Auburn University Considers Brewing Sciences Program

Auburn University Considers Brewing Sciences Program

As a Michigander, and diehard Midwesterner, it pains me to give credit to any program in the SEC...but I guess exceptions have to be made. Friday, Auburn University trustees considered whether or not the institution should offer a graduate certificate in brewing, emphasizing how to develop, market and distribute higher quality products. The 18-credit program is being considered in direct response to an uptick in Alabama's craft beer industry. If the program is approved, it will be an online-program making its debut in 2014, and one of three such programs in the country.

"[There has been] a huge boom in micro or craft brewing at the state level, and I believe that's about to double over the next 12 to 18 months in terms of commercial operations," said Martin O'Neil, head of Auburn's Department of Nutrition, Dietetics and Hospitality Management.

The craft brewing industry has taken off in Alabama since restrictions were loosened in 2009, which has created a shortage in qualified talent. While craft breweries are all over the place, there are very few educational programs at that support them. Most experienced workers are already employed and aren't typically looking to change breweries.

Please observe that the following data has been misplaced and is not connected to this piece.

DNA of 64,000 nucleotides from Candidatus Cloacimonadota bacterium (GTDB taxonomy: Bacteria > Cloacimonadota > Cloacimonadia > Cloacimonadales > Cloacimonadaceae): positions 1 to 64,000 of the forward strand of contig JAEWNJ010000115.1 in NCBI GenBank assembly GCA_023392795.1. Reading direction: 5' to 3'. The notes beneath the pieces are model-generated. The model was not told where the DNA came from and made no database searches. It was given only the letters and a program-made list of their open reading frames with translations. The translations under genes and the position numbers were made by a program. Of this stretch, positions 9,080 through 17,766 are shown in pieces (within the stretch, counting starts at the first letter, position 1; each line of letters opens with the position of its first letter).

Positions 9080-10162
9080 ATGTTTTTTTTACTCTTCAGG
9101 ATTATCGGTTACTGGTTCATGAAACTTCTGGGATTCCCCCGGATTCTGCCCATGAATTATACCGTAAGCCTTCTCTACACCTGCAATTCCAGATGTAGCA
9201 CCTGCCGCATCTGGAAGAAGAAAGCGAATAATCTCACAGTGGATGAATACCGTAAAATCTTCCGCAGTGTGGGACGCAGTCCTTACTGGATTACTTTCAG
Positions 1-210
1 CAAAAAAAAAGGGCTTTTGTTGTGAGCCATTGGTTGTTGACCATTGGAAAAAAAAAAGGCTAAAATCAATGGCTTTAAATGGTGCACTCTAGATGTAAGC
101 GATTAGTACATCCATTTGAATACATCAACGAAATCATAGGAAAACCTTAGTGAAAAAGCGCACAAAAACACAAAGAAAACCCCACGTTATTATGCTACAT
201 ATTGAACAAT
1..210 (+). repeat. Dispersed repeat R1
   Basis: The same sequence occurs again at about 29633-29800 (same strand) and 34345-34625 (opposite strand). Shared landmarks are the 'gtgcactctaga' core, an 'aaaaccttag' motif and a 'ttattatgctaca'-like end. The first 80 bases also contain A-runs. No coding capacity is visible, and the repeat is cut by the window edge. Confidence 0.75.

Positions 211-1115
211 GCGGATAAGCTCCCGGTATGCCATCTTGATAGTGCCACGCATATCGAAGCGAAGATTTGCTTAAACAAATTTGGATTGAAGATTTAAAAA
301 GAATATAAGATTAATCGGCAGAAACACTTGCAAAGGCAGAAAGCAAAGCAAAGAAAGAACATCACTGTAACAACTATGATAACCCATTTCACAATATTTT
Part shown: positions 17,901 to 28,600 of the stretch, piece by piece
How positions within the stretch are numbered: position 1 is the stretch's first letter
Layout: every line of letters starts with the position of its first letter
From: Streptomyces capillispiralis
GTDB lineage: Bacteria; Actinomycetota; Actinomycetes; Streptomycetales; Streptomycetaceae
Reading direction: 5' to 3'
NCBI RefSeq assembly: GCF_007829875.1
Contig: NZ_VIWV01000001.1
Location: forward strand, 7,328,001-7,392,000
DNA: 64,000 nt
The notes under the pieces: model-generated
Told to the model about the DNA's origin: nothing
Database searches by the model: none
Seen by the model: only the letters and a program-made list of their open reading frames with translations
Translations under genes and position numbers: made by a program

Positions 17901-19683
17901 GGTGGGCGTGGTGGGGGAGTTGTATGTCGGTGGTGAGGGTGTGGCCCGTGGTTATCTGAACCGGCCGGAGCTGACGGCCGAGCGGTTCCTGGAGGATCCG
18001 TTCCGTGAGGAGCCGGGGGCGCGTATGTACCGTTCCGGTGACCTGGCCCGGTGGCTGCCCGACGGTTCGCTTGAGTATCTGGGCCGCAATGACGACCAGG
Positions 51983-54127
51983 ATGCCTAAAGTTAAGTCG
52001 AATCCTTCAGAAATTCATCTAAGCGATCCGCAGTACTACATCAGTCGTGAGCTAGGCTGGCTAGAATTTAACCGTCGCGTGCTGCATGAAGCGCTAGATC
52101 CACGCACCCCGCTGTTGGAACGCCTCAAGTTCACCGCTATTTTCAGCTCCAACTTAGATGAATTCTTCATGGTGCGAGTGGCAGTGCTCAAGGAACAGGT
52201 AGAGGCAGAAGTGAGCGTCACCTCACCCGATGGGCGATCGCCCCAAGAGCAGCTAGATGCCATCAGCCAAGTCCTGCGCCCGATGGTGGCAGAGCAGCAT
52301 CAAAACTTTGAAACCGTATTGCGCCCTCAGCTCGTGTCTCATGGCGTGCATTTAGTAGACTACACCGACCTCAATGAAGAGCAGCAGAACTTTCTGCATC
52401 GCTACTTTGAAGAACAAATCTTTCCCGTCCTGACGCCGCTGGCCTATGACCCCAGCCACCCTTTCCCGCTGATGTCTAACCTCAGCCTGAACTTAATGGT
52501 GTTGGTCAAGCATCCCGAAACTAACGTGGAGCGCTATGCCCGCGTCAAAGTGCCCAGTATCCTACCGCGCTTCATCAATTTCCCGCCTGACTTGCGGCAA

"It's definitely a challenge," said David Carn, Director of Business Development for Back Forty Beer Co. "Unless you steal somebody from one of your colleague [or] competitor breweries...you're not going to be able to find anybody."

I believe that more programs like this could be a double-edged sword for the craft industry. On one hand, a more educated and business focused workforce could do great things for up-and-coming breweries out there. On the other hand, many in the brewing industry learn on the job and develop a passion for beer that a traditional classroom style education can't replace. Beyond that, workers with four-year degrees and graduate level certificates would probably expect salaries that breweries don't typically pay out. And we all know, once the cost of your payroll goes up, the cost of your product probably will as well.

What do you think? Should home brewers and those who start in the brewery continue to rule the industry or should more traditionally educated folks start jumping in the ring?

Cheers!

 

 

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